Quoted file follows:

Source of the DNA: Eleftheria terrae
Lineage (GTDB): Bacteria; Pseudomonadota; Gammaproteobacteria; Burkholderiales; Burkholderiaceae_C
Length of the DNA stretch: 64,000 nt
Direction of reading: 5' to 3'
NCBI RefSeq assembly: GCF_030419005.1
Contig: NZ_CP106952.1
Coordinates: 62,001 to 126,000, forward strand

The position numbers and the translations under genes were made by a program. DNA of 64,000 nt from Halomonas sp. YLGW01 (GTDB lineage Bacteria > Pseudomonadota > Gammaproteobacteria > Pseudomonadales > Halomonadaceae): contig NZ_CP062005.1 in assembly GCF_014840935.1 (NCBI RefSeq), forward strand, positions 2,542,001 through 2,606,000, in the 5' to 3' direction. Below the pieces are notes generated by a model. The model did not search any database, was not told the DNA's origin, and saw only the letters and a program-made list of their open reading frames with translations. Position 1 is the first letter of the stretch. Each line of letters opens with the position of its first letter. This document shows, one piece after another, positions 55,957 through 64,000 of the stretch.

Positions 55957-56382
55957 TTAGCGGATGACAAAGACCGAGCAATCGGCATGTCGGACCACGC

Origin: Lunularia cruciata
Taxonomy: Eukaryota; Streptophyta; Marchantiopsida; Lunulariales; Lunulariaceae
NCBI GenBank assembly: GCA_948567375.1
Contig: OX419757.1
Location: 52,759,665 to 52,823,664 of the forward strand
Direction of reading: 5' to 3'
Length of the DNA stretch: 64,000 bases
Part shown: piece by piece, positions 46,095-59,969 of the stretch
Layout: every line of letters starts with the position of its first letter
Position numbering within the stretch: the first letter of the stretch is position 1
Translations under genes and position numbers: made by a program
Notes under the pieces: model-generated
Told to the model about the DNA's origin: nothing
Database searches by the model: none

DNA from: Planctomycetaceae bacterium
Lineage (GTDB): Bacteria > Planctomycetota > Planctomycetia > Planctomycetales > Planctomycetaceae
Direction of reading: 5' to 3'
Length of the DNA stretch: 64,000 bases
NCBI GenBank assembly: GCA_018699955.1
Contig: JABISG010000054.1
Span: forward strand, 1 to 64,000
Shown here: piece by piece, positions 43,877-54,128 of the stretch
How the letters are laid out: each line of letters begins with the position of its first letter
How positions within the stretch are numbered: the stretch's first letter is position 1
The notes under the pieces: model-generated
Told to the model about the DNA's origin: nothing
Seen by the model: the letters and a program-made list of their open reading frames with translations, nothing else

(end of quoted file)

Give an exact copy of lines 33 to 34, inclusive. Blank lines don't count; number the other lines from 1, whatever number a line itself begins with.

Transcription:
How the letters are laid out: each line of letters begins with the position of its first letter
How positions within the stretch are numbered: the stretch's first letter is position 1